HAVING finished the second season of The Following, I felt compelled to write about the genius of the show. I was utterly mesmerized by James Purefoy’s performance as the charismatic psychopath Joe Carroll, whom gathers a following of people that share his desire to kill; I couldn’t wait to watch the next series. You might argue that the serial killer plot line might be a little bit clichéd and unrealistic. Yet, therein lies the brilliance of the show. His cult are not just mindless killers – rather, in the words of Carroll himself: “Death should be valued, it is a gift”. His literary background proves to be a game changer, which sets the show apart from other psychological drama/thrillers out there. Ex-literary professor Carroll and his following re-enact scenes from Edgar Allan Poe’s darkest works in the first series. Arguably these murders are a subconscious attempt to make up for his failings as a writer and in that justifies his desire to kill. Death and murder, in his opinion, are a poetic release that should be valued. However, Joe’s followers have stories of their own, too. Most are young and have issues with society, or perhaps their upbringing, and Joe’s charismatic charm draws them into a life where the feel wanted, where the belong, and where they all “play their part”.
All I need to do next to convince you to watch Kevin Williamson’s critically acclaimed show is to introduce ex-FBI agent, and Joe’s nemesis, Ryan Hardy. Hardy, played by Kevin Bacon, falls into what becomes a life mission not only to capture Carroll, but to eventually kill him. His desire to stop the cult and Carroll is fuelled, not only by a need to protect the public, but to face his own demons. In the pilot, we discover that Carroll escapes from the Virginia State Penitentiary after Ryan sent him there for the brutal Virginia Campus Murders, where 14 women were violently killed. In the nine years that Carroll carried out his imprisonment, both he and Hardy created novels. Ryan, as you would expect wrote a book detailing Carroll’s eventual capture, however revealed much about himself in the process – of which Joe uses against him. Joe intends to write a sequel with Ryan to his first dark novel ‘The Gothic Sea’, a tribute to Poe’s ‘The Light-House’. Throughout the first series the novel is metaphorically staged with acts of murder based upon Poe’s work, involving Ryan in some way or another. It would probably be pertinent to inform you that Ryan slept with Joe’s ex-wife, Claire Mathews.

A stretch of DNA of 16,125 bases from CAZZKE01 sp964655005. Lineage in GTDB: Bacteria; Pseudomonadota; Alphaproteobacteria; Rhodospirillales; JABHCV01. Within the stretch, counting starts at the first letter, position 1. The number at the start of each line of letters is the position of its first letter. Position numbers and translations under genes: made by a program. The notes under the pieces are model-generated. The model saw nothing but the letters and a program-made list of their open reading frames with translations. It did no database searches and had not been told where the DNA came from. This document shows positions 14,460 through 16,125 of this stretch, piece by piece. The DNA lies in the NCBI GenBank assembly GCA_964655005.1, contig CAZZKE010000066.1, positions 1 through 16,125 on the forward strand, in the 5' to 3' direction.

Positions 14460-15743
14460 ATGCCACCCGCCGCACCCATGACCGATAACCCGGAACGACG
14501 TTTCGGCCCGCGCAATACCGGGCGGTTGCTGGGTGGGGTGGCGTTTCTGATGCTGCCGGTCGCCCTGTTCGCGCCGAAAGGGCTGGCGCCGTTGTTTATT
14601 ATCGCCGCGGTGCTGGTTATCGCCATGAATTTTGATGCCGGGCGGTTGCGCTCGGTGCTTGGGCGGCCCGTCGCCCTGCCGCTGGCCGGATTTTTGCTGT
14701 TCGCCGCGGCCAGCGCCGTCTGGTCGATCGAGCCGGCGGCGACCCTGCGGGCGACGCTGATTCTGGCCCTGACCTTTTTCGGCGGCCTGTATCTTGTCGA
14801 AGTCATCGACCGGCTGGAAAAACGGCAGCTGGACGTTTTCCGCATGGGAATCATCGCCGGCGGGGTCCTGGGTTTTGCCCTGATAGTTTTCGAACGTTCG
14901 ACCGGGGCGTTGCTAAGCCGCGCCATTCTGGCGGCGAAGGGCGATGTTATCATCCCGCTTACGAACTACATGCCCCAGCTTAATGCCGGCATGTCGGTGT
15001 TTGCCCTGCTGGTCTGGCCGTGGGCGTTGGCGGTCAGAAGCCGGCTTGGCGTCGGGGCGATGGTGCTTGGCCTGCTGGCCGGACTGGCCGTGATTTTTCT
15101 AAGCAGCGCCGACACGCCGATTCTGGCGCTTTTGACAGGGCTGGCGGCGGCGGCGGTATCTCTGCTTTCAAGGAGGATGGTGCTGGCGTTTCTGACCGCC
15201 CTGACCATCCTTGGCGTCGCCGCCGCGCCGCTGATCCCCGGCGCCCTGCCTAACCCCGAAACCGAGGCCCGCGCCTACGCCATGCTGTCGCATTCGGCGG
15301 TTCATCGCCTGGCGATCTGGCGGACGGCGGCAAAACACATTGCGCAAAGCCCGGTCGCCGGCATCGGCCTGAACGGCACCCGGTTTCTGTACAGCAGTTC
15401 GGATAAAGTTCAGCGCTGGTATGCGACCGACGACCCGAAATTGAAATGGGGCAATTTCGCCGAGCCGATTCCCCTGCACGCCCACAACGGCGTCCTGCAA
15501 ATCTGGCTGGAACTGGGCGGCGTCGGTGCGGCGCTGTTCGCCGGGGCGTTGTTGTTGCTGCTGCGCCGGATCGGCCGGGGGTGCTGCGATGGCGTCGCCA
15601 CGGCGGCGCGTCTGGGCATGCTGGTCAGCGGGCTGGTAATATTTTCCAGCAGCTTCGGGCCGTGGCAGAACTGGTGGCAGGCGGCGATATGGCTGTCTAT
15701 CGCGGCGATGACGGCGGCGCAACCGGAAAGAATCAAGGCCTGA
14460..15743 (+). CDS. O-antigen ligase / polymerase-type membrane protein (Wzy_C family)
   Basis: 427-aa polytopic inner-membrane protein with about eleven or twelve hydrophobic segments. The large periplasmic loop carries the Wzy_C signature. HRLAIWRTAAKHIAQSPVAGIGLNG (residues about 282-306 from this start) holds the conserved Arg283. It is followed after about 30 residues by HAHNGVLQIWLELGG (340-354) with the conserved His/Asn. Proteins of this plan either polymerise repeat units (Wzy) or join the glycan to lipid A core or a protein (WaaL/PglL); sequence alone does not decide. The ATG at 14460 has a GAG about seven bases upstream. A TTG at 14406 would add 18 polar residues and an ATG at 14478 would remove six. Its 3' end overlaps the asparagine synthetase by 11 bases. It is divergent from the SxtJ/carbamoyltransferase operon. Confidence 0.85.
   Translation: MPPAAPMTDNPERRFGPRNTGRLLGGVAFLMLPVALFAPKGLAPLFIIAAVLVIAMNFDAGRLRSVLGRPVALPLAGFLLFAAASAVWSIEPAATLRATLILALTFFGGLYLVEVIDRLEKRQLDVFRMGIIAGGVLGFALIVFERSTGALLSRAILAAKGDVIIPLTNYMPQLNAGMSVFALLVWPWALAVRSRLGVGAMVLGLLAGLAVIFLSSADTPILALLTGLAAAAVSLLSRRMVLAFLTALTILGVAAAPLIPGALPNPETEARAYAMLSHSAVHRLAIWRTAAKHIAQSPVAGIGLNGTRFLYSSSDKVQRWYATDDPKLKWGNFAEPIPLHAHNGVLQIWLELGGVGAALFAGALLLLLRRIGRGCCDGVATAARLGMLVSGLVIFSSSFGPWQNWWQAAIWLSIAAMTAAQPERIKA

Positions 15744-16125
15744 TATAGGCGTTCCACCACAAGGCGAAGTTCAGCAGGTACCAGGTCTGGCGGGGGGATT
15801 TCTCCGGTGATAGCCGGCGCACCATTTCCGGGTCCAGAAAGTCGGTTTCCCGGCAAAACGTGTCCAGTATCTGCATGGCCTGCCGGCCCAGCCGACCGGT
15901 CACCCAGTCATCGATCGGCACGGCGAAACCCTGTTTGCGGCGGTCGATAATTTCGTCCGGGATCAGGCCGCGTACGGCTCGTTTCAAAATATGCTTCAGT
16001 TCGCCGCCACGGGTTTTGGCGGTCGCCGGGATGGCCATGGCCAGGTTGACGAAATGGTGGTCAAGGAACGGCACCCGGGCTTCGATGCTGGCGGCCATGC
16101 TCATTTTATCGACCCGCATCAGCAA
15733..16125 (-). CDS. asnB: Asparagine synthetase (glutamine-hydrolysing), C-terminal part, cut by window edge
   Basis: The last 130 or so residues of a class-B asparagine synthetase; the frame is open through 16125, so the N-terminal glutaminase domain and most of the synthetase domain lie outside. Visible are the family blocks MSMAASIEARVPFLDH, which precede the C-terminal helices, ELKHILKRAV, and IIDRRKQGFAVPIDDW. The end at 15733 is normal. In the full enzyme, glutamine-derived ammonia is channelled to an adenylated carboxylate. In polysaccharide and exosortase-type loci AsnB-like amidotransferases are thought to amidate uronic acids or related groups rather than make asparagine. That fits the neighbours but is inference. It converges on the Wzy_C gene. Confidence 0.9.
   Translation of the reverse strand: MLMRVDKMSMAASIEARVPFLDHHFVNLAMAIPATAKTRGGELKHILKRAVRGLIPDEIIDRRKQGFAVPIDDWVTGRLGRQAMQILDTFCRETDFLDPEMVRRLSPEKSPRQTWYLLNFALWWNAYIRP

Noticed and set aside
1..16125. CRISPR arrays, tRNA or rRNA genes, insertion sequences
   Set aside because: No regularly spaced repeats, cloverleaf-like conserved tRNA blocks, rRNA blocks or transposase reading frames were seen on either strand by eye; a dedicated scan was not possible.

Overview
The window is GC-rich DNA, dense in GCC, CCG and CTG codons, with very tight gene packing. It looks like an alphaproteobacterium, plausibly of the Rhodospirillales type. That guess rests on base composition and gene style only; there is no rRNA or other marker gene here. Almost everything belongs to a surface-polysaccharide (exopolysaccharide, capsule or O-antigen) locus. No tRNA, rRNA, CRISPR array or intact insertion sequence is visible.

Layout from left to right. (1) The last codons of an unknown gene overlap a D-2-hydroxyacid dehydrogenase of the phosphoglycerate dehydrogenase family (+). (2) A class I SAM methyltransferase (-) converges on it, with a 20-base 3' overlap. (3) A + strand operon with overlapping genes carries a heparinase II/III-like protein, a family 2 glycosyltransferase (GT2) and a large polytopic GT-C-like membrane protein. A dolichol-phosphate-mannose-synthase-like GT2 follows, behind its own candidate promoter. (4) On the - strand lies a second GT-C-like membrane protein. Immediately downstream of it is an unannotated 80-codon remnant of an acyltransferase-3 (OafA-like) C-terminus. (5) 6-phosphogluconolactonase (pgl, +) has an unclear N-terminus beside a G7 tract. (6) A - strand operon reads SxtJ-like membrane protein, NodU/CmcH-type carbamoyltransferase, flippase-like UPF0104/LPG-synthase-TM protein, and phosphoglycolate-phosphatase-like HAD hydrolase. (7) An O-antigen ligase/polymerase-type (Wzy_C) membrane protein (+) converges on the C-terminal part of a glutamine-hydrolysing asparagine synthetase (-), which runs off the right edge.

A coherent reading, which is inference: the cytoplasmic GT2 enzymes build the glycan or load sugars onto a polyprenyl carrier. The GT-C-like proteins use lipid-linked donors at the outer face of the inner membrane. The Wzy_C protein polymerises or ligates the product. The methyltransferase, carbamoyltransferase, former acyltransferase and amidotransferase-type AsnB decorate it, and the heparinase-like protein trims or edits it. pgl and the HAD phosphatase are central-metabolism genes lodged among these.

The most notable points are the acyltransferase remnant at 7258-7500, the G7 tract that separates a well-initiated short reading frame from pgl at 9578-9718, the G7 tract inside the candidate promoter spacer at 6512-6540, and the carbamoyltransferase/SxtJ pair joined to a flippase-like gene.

This connection binds Joe and Ryan, as they both share a love for Claire and they begin to send metaphorical messages to one another. Joe’s cult, which he assembled from behind bars through visiting sessions and unlimited access to the internet, stage murders that emotionally manipulate Ryan. He knows that Carroll is behind the wrong-doings, and is driven to bring him to justice.
If you’re into gripping and intelligent, fast-paced dramas with dark humour (e.g Breaking Bad) then this is definitely for you. Kevin Bacon and James Purefoy are simply sublime, and their on-screen relationship has you gasping and laughing in places that you really wouldn’t expect. If you enjoyed Purefoy’s performance as Marc Antony in HBO and the BBC’s ‘Rome’, you’re going to be in for another treat. The third season of The Following is rumoured to have been commissioned, but whether or not that includes Ryan Hardy and Joe Carroll facing each other once again is unclear… I certainly hope it will!